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Creo has unveiled its BioBulb platform that allows businesses to create appealing indoor plant walls with automated water and nutrient systems.
The system uses AI to create a smart, green living system that allows nature to grow in environments with scarce resources, such as inside office building lobbies.
The integrated system for buildings and homes uses AI to learn the optimal growth for a plant within its surroundings and autonomously infuses it with the precise amount of water and nutrients it needs. Creo can put the plants on walls and connect them with small plastic wires that deliver the nutrients and water as needed.
With more buildings introducing smart technologies, Creo believes it can make indoor air healthier to breathe and workspaces more appealing while improving overall indoor environmental quality.
Hooman Koliji, CEO of Sausalito, California-based Creo, said in an interview with VentureBeat that we spend more than 90% of our time indoors so it’s about time we make those environments feel more like nature.
“The idea is to systematically be able to integrate nature [into] buildings in a very sustainable fashion, virtually zero-based and almost virtually zero-maintenance,” Koliji said. “Everybody loves to have plants in buildings, commercial or residential or industrial, but the maintenance is a big hassle. They’re wasting so much water, and our system is dry 95% of the time.”
BioBulb was built to sustain the diversity of nature’s ecosystem. Creo’s AI software, dubbed Darwin, learns the optimal growth for each plant in various contexts and optimizes the use of resources, as well as providing insights into the future of a plant’s indoor growth.
The company started 2.5 years ago with a focus on developing technologies. During the pandemic, Creo shifted its research and development outside of the U.S., and it finished working on its first product in November. The company currently has a couple of customers, including a real estate company. Creo charges installation fees, as well as subscription fees for maintenance.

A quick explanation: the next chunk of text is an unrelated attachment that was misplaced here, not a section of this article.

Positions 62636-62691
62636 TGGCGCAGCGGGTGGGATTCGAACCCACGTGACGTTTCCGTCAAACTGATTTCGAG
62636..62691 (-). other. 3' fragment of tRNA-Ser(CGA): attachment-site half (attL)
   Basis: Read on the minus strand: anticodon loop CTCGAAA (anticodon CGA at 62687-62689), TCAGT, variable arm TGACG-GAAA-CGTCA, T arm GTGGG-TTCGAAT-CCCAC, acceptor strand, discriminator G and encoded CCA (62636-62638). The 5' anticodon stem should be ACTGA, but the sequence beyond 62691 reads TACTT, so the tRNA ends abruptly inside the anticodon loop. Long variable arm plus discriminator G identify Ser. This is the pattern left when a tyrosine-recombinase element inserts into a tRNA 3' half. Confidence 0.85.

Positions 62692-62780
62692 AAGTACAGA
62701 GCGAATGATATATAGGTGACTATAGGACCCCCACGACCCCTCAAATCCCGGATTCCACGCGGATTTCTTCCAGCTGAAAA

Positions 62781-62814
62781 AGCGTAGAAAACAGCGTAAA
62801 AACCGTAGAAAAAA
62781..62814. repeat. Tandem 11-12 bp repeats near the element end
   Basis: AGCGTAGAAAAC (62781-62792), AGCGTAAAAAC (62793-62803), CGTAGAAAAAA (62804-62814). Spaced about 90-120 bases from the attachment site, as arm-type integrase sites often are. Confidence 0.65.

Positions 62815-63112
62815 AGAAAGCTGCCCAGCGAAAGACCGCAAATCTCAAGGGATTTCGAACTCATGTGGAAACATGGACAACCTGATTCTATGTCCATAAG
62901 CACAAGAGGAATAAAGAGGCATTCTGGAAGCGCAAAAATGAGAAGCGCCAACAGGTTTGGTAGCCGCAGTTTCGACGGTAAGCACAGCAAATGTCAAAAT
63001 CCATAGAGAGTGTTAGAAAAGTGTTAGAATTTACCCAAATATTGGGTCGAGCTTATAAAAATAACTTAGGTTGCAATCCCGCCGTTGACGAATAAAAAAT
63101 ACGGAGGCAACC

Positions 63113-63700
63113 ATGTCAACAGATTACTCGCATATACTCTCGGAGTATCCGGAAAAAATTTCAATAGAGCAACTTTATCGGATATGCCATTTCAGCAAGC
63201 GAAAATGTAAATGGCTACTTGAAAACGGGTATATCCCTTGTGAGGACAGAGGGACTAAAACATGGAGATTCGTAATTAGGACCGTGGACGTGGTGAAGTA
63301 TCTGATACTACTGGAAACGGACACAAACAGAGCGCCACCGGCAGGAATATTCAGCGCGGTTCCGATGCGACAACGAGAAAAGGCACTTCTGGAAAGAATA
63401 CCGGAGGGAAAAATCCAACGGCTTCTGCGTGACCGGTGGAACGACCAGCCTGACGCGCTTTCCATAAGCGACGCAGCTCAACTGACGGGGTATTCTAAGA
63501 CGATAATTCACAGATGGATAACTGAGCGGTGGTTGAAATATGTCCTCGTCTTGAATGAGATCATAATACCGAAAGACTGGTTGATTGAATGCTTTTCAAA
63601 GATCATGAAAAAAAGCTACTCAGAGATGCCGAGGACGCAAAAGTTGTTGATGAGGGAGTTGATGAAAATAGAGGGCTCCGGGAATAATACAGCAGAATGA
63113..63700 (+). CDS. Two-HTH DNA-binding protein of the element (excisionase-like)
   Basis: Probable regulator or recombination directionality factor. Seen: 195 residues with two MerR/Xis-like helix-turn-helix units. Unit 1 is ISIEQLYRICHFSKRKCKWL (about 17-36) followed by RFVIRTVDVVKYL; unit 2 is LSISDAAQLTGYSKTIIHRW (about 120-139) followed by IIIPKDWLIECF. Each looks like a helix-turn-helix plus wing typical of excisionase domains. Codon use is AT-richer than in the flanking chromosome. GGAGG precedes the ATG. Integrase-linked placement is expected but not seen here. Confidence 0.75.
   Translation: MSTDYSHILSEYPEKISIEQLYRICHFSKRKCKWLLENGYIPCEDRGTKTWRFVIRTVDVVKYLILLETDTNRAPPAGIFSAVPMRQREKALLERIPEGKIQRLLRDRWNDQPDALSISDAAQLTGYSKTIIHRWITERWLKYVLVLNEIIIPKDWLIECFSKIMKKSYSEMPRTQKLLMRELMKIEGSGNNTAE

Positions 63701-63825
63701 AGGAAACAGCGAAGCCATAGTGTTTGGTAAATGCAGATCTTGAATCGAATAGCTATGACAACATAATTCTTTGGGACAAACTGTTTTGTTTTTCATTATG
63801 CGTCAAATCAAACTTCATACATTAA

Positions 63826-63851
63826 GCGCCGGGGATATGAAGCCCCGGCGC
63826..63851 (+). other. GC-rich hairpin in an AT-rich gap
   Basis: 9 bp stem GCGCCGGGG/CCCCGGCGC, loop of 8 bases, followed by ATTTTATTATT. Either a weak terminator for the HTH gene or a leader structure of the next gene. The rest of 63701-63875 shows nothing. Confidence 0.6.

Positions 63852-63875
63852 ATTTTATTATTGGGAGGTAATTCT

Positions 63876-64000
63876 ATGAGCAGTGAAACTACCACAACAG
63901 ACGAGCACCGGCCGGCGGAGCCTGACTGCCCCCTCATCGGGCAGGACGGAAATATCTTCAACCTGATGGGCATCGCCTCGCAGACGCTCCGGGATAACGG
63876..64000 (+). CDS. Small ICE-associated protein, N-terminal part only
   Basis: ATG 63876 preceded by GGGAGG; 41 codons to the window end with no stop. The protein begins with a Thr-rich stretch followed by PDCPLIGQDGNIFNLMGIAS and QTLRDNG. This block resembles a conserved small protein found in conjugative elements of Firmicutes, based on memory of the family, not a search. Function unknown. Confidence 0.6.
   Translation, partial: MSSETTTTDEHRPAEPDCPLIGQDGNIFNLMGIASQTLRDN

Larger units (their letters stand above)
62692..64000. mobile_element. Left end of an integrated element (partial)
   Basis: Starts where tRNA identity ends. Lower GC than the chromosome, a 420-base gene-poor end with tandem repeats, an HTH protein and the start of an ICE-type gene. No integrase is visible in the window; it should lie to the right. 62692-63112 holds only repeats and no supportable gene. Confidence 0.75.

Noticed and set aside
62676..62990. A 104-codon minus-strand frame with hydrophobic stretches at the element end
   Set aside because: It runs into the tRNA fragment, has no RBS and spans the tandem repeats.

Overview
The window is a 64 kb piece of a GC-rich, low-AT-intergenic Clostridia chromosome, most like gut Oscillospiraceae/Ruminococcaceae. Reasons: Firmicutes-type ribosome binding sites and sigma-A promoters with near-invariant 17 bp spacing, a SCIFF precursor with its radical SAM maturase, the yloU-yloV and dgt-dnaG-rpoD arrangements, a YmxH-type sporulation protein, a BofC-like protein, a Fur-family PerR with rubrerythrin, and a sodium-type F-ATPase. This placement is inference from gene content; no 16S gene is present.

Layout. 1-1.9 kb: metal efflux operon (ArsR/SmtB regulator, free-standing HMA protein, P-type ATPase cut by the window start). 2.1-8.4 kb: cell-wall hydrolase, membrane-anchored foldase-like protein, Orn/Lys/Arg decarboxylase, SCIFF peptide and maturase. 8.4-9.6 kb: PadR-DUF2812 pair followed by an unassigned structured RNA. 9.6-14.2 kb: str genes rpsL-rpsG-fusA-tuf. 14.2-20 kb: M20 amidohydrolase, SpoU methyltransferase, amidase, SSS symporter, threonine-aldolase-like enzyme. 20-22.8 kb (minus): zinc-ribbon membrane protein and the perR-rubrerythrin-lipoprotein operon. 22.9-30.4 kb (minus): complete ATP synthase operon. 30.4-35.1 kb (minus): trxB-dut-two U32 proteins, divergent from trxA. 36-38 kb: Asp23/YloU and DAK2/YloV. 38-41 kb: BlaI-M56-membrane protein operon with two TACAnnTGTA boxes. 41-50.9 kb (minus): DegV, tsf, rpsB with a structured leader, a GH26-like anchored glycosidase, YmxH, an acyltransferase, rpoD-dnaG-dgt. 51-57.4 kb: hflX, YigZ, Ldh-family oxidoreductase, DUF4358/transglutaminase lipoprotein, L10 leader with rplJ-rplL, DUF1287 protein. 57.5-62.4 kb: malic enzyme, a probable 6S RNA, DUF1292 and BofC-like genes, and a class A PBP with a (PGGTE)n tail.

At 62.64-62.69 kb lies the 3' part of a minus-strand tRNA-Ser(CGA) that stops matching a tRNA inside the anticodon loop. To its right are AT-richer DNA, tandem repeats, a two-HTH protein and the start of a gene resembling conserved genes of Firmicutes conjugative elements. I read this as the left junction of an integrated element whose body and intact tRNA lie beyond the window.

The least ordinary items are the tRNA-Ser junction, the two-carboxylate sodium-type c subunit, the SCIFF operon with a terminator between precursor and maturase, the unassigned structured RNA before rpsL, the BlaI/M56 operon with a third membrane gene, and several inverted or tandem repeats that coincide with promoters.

The company has raised $500,000 from investors and it has six employees. Creo is part of Autodesk’s residency program.
How it works
The BioBulb system uses three different groups of sensors to monitor a plant’s vitals — one in the roots to check temperature, pH level, humidity, and nutrients. Another sensor monitors the surface of leaves and observes light density, and the third sensor measures the ambient environment surrounding the plant. It also has a computer vision camera that visually detects the plant’s growth.
People can hang BioBulb as a modular system on a lobby wall or conference room ceiling. It can be expanded to different locations in the building while remaining centrally controlled. Tubes connect the BioBulb to the Bio-Server, which is hooked up to the building’s water source. Through the sensors, it understands the plant’s needs and acts as a precision feeder by printing nutrients into a stream of water it infuses directly into the plant.
Koliji said BioBulb is a virtually zero-waste system because it uses a patented technology for the distribution of water, nutrients, and data that’s similar to nature’s underground root systems. Compared to existing high-tech alternatives, BioBulb said it moves and uses the least amount of water — up to 85% less — and uses up to 50% less energy.
Creo competes with hydroponics systems that are based on growing plants in water, but BioBulb uses soil and small amounts of water to be more efficient.
“These are all connected through a network of hybrid connectors that allows liquid, data, and nutrients to pass through,” Koliji said. “They’re fully autonomous, and they’re getting water and nutrients through a central device that we call a bio server.”
Koliji said the water and nutrient source is programmed to deliver the right amount to the plant as needed, and it sprays the water and nutrients onto the plant much like an inkjet printer does. The whole system is data-driven and powered by AI.
“Instead of printing color, it prints macronutrients and micronutrients,” Koliji said. “We are learning from the plants to get the most accurate readings, and we use a camera and computer vision to detect the growth and color of a plant. We are getting really great insights about how plants live in different environments and what is actually required to keep them alive with a bare minimum of resources.”
One of the common problems with office plants is that they are overwatered and overfed with nutrients. They grow too quickly and have to be pared back. Or the opposite happens, where people forget to take care of them.
“The oxygen that plants produce helps us have healthier employees. But most importantly, there are microorganisms living under a root system of plants that metabolize volatile organic compounds (VOCs). So it cleans the air,” Koliji said.
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